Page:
fun to speculate what will follow that. Perhaps the future will prohibit the disparagement of artificial intelligence or the humiliation of clones – “You’re not a real human, you copy you…”

SDk: You’re well travelled and well studied; bearing in mind significant differences in their societies and political and economic systems, have you found, or do you suspect, there is any common thread in Anglo–Saxon culture that connects the countries of the English-speaking world or leads to some kind of interplay between them when it comes to moralism and attitudes to “obscenity” and, latterly, what appears to be parallel moves (which does not mean the same moves) to censor the internet?

S: New York is such a melting pot – as is London, and you have mentioned that your own Bristol is vibrant too – that it is difficult to imagine specifically anglophone tendencies toward repression. But then our hometowns may not be representative of our countries. It’s funny – the notions of “exoticism” and “colonialism” have been impoverished by communications technology, global travel, and deconstructionist intellectuals, yet I

wonder if there isn’t a new form of exoticism emerging, one that has less to do with faraway lands than with internal differences, “foreignness” not as a place but a state of mind. This would help to explain why New York is so alien to the rest of America. We have mentally seceded – or perhaps never belonged.

This may also point back to your question. What these censorious moves have in parallel is the desire to suppress internal differences – differences in the expression of sexuality, differences in the conception of art, differences in the evaluation of freedom.

SDk: “Our hometowns may not be representative” – I don’t think they are. I’d probably include Bristol; would you also include San Francisco?

S: Definitely. San Francisco is a peninsula and New York is an archipelago. Perhaps there is something about dense populations huddling at geographical extremes that isolates us mentally as well as physically.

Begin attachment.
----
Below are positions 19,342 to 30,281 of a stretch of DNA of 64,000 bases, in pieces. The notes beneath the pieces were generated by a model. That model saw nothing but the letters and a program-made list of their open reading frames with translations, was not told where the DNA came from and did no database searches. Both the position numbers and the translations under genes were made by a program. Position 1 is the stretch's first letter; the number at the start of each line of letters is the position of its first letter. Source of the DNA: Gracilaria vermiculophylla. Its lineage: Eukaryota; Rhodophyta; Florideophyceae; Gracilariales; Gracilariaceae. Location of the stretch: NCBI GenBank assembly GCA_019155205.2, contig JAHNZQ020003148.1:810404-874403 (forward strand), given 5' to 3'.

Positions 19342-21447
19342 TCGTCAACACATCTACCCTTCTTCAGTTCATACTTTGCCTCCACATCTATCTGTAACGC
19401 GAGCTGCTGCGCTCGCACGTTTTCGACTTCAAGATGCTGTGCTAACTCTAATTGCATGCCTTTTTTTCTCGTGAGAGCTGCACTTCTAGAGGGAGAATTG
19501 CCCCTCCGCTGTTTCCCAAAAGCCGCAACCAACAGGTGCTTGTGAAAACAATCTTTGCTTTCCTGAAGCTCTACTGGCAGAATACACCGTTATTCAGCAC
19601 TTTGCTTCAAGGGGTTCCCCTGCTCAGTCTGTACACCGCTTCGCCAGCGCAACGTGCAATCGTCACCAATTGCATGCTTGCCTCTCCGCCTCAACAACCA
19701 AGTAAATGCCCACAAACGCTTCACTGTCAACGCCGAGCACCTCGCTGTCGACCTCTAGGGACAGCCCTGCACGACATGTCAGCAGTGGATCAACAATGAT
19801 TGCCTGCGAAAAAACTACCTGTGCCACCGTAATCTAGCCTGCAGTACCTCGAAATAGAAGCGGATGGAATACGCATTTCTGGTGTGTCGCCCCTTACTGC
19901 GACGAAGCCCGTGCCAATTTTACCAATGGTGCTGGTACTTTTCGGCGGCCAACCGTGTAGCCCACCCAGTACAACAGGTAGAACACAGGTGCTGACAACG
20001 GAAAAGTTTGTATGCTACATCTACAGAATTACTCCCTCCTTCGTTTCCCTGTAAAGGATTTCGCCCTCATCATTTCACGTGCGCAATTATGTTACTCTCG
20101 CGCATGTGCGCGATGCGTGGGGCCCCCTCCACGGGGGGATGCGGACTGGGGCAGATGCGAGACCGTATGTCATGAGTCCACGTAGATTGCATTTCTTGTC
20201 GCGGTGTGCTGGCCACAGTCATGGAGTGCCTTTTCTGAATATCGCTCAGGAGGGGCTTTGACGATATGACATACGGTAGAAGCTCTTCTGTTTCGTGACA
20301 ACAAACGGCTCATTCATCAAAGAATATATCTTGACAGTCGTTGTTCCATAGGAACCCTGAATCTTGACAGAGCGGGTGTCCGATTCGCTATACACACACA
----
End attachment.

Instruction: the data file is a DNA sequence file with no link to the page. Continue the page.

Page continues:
SDk: A number of UK laws that effectively restrict creative expression

on the internet are supported by the joint industry watchdog, the Internet Watch Foundation (IWF), “the UK Hotline for reporting… [c]riminally obscene adult content hosted in the UK”. Members of the public can report anonymously to the IWF, which then notifies the police, who then investigate. Any comments on this modus operandi?

S: I only wish there were a mechanism for reporting criminally juvenile content hosted in the UK. I’d report… uh…

SDk: One of the IWF’s “visions” is to “[m]ake the UK internet free of…” etc. etc. What do you think of any attempt to censor or purge the internet of certain categories of material within any national jurisdiction?

S: Government attempts to censor the internet are doomed to fail. Police raids sometimes make it harder to buy sex or drugs but they don’t eradicate prostitution or addiction. So too will it be with online vice squads. The internet will continue to offer so many communications opportunities that ultimately there will be only one way for a tyrant to suppress a speech act – by killing or inflicting direct personal violence on the speaker. Has history

not already shown that it is easier to organize a genocide than to play whac-a-mole with the web?

Government attempts to censor the internet are
doomed to fail.

SDk: It’s not just about governments and law, either. What is your opinion of the growing power of private sector censorship that is now being enforced by the likes of PayPal, Amazon, Google, Apple, and Facebook? Would you agree these entities are effectively circumventing national legal systems to ban digital material that isn’t actually illegal?

S: While this is worrisome, in the sense that business decisions can have the same results that moral prohibitions used to have, I’m not sure it’s truly censorship – yet. In the first place, none of these companies has the authority to inflict violence. Amazon can refuse to carry my books but it can’t jail me or kill me. The state can. In the second place, if any of these companies cuts off an entire market – pornography, prosti­tution, drugs, gambling, terrorism, self-harm – other businesses are free to fill the void. In the third place, it’s private

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